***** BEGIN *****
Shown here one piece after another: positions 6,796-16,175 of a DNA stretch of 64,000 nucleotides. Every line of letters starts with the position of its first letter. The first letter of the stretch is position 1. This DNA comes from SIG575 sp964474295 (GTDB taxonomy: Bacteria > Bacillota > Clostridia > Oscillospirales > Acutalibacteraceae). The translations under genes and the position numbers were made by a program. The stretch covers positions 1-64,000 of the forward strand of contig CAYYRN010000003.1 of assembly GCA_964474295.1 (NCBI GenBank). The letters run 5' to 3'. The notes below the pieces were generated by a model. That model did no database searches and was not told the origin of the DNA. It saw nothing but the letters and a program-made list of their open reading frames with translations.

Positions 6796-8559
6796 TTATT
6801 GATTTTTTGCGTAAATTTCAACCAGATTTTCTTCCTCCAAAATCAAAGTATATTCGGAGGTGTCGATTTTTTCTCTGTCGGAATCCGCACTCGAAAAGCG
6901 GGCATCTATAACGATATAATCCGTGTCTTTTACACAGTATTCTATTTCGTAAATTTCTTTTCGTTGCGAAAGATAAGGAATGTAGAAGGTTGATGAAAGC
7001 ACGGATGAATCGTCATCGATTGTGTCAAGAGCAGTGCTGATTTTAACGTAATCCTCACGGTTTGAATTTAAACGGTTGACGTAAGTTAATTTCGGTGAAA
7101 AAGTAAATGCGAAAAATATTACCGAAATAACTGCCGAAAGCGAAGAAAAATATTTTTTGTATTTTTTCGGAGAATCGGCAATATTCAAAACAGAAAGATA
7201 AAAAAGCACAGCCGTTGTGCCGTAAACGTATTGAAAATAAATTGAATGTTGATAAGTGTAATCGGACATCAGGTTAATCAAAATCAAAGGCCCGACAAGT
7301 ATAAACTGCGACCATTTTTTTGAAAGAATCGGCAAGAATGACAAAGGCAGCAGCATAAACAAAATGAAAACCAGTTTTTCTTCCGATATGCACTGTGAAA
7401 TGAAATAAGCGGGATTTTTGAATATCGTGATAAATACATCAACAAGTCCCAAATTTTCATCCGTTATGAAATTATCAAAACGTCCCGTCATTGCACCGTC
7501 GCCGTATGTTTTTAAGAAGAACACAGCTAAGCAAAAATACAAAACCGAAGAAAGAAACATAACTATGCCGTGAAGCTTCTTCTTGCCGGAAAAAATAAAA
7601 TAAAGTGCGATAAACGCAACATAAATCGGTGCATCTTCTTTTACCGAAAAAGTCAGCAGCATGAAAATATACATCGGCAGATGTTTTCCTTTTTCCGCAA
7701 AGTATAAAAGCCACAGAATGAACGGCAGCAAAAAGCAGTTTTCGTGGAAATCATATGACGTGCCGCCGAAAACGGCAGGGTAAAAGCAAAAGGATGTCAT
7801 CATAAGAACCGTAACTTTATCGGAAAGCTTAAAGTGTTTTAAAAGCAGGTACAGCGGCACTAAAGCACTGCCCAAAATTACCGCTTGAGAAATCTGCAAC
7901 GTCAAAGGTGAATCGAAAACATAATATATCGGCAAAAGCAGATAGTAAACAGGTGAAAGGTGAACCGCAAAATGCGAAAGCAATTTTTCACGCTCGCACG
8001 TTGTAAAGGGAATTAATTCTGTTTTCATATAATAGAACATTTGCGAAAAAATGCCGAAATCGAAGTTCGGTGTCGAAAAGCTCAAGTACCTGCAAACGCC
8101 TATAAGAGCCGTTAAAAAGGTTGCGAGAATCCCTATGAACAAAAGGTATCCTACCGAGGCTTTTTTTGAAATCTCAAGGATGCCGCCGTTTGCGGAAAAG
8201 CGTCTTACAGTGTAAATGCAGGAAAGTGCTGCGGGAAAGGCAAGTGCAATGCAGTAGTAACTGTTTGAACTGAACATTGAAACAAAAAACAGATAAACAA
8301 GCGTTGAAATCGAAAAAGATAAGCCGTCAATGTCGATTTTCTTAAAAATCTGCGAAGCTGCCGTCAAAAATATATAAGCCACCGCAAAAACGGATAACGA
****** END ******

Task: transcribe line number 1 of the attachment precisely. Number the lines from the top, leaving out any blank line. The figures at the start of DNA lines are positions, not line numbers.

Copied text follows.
Shown here one piece after another: positions 6,796-16,175 of a DNA stretch of 64,000 nucleotides. Every line of letters starts with the position of its first letter. The first letter of the stretch is position 1. This DNA comes from SIG575 sp964474295 (GTDB taxonomy: Bacteria > Bacillota > Clostridia > Oscillospirales > Acutalibacteraceae). The translations under genes and the position numbers were made by a program. The stretch covers positions 1-64,000 of the forward strand of contig CAYYRN010000003.1 of assembly GCA_964474295.1 (NCBI GenBank). The letters run 5' to 3'. The notes below the pieces were generated by a model. That model did no database searches and was not told the origin of the DNA. It saw nothing but the letters and a program-made list of their open reading frames with translations.